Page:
The family of Habsburg ruled Austria for nearly 650 years, from a modest beginning as dukes protecting the border of Germany, they became emperors of Austria and of the Holy Roman Empire of the German Nation. The House of Habsburg, also officially called the House of Austria, is one of the most influential and distinguished royal houses of Europe.
Wikipedia says of the Hasburgs: The Habsburg Monarchy (or Habsburg Empire) is an umbrella term used by historians for the numerous lands and kingdoms of the Habsburg dynasty, especially for those of the Austrian line. Although from 1438 until 1806 (with the exception of 1742–1745) a member of the House of Habsburg was also Holy Roman Emperor, the Empire itself is not considered a part of the Habsburg Monarchy.
The formation of the Habsburg Monarchy began with the election of Rudolf I as King of Germany in 1273 and his acquisition of the Duchy of Austria for his house in 1282. In 1482, Maximilian I acquired the Netherlands through marriage. Both these territories lay within the Empire and passed to his grandson and successor,
Charles V, who also inherited Spain and its colonies and ruled the Habsburg Empire at its greatest territorial extent.
The abdication of Charles V in 1556 led to a broad division of the Habsburg holdings between his brother Ferdinand I, who was his deputy in the Austrian lands since 1521 and the elected king of Hungary and Bohemia since 1526, and his son Philip II of Spain. The Spanish branch (which also held the Netherlands, Burgundy and lands in Italy) went extinct in 1700. The Austrian branch (which also had the Imperial throne and ruled Hungary, Bohemia and all the crowns entailed to them) was itself divided between different branches of the family from 1564 until 1665, but thereafter it remained a single personal union.
The Habsburg monarchy was thus a union of crowns—with no single constitution or shared institutions outside of the Habsburg court itself—composed of territories within and outside the Holy Roman Empire, united only in the person of the monarch. The composite state became the dominant form of monarchies on the European continent in the early modern era. The unification of the Habsburg monarchy took place in the early 19th century. From 1804 to 1867 the Habsburg Monarchy was formally unified as the Austrian Empire, and from 1867 to 1918 as the Austro-Hungarian Empire. It collapsed following defeat in the First World War.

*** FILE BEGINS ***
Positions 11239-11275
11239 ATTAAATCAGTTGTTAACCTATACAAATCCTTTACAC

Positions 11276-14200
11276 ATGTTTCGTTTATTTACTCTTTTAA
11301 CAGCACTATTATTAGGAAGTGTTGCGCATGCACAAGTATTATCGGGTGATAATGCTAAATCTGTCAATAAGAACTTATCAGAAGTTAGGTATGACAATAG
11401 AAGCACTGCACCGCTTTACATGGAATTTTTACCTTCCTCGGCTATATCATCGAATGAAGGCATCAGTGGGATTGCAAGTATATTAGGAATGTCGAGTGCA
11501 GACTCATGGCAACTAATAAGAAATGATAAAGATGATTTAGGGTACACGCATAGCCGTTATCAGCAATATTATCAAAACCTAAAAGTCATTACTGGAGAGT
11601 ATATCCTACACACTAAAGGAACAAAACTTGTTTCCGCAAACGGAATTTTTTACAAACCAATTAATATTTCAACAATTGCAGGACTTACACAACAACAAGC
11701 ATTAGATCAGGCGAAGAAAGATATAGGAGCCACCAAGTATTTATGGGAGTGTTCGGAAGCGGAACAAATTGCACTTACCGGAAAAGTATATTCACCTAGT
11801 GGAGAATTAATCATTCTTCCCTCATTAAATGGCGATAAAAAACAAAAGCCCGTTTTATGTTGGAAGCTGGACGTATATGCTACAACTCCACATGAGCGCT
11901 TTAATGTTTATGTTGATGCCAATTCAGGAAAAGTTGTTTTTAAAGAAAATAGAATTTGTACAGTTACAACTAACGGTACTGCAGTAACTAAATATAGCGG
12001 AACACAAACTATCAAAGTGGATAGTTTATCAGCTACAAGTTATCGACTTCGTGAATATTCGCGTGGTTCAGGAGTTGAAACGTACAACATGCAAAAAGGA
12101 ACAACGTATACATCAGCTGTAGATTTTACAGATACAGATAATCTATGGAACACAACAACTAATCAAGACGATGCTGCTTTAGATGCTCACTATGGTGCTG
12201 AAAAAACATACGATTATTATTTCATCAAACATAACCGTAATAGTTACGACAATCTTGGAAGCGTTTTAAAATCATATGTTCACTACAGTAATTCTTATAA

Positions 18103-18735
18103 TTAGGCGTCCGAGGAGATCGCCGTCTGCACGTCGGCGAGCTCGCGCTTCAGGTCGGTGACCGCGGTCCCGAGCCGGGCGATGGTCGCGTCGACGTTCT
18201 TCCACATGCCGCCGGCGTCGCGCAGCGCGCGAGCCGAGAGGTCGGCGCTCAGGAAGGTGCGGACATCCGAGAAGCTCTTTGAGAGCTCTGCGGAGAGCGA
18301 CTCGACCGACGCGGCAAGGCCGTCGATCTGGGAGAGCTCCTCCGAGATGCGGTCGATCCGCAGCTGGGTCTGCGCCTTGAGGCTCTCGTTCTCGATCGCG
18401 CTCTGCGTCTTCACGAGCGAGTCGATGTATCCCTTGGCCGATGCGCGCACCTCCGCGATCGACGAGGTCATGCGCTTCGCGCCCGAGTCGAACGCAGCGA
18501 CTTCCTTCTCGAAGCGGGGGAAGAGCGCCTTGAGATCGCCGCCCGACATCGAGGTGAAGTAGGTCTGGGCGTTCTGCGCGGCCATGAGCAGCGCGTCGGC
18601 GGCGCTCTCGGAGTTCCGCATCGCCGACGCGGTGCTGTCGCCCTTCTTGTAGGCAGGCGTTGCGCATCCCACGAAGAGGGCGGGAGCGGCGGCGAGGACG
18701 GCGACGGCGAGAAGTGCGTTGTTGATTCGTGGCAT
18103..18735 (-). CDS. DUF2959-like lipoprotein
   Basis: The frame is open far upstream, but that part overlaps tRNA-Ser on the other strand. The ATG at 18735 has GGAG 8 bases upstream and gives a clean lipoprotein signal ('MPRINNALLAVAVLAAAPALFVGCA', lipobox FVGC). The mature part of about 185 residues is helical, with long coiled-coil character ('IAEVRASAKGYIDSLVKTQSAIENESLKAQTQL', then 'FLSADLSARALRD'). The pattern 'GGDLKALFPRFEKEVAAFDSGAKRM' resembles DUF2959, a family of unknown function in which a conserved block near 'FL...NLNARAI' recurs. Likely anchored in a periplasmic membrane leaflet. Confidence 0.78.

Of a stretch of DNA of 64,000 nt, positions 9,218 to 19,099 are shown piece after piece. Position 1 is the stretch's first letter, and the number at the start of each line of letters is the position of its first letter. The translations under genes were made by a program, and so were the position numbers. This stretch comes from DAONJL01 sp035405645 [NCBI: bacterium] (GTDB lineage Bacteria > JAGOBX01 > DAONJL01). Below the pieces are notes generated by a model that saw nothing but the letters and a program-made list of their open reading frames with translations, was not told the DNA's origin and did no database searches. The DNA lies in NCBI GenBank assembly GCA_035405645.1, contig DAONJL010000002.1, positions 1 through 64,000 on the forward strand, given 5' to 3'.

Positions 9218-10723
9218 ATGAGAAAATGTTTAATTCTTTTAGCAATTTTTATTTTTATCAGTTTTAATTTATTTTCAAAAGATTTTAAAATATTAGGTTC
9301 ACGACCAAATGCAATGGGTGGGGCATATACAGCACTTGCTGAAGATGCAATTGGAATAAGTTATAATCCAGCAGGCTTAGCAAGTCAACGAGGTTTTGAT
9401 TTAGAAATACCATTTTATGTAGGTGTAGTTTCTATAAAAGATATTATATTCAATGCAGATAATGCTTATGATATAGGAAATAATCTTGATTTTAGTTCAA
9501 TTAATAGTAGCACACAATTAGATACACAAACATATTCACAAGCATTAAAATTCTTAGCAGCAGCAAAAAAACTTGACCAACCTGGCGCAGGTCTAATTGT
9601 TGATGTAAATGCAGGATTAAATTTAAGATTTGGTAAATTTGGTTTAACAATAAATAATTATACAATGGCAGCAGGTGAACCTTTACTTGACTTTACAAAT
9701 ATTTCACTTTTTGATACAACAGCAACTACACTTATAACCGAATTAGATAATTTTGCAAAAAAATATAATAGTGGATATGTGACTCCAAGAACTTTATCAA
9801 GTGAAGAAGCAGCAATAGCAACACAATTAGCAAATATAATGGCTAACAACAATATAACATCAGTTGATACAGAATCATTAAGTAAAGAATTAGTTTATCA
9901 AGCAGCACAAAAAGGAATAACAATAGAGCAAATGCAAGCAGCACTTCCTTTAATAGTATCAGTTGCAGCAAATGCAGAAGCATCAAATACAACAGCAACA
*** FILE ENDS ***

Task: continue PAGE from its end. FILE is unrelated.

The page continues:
In historiography, the Habsburg Monarchy (of the Austrian branch) is often called “Austria” by metonymy. Around 1700 the Latin term monarchia austriaca came into use as a term of convenience. Within the empire alone this vast monarchy included the original hereditary lands, the Erblande, from before 1526; the lands of the Bohemian crown; the formerly Spanish Netherlands from 1714 until 1794; and some fiefs in Imperial Italy. Outside the empire it encompassed all the lands of the crown of Hungary, as well as conquests made at the expense of the Turks. The dynastic capital was Vienna, except from 1583 to 1611, when it was in Prague.
|The Habsburg Defect |
Brian Bridges kindly alerted me to the Habsburg Jaw or Chin, a condition marked by a protrusion of the lower jaw. It has long been associated with inbreeding due to the high prevalence of consanguineous marriages in the Habsburg dynasty. However, it is thought that mandibular prognathism, the medical name for the condition, may also be the result of a dominant major gene. Like many royal families, the Habsburgs made strategic marriages to consolidate their power, often to close relatives. And while the dynasty’s regalia was glittery and their palaces splendid, the royals themselves were markedly less easy on the eyes: Generation after generation, of Habsburg monarchs had sharply jutting jaws, bulbous lower lips and long noses. In short, they were really ugly!
|Further Information |
Amazon books have several book formats for sale on this topic, some of which are (click through for the links below):
• The Habsburgs: The Rise and Fall of a World Power by Martyn Rady
• The End of the Habsburgs: The Decline and Fall of the Austrian Monarchy by John Van der Kiste
• The Battle of Znaim: Napoleon, The Habsburgs and the end of the 1809 War by John H Gill
• The Fiume Crisis: Life in the Wake of the Habsburg Empire by Dominique Kirchner Reill
• The Habsburgs (Dynasties) by Benjamin Curtis
• The Habsburg Empire: A New History by Pieter M. Judson
• The Habsburg Empire: A Very Short Introduction by Martyn Rady
• The First World War and the End of the Habsburg Monarchy, 1914-1918 by Manfried Rauchensteiner
• Men Under Fire: Motivation, Morale, and Masculinity among Czech Soldiers in the Great War, 1914-1918 (Austrian and Habsburg Studies) by Jiří Hutečka
• A History of the Habsburg Empire 1273-1700 by Jean Berenger and C.A. Simpson